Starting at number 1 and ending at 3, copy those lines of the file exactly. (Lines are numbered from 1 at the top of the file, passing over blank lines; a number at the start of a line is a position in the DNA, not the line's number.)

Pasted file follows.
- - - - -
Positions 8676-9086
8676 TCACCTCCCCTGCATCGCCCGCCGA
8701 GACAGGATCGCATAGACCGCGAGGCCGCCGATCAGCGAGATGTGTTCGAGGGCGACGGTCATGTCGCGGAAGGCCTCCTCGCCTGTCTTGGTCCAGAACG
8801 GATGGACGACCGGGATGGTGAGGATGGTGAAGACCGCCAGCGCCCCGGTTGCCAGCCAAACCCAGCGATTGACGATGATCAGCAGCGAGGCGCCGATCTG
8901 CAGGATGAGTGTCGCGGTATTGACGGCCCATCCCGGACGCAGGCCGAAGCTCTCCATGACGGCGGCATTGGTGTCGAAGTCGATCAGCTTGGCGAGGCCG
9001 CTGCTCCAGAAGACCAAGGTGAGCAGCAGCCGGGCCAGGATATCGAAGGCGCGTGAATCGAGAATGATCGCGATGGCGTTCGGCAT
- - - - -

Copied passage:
Positions 8676-9086
8676 TCACCTCCCCTGCATCGCCCGCCGA
8701 GACAGGATCGCATAGACCGCGAGGCCGCCGATCAGCGAGATGTGTTCGAGGGCGACGGTCATGTCGCGGAAGGCCTCCTCGCCTGTCTTGGTCCAGAACG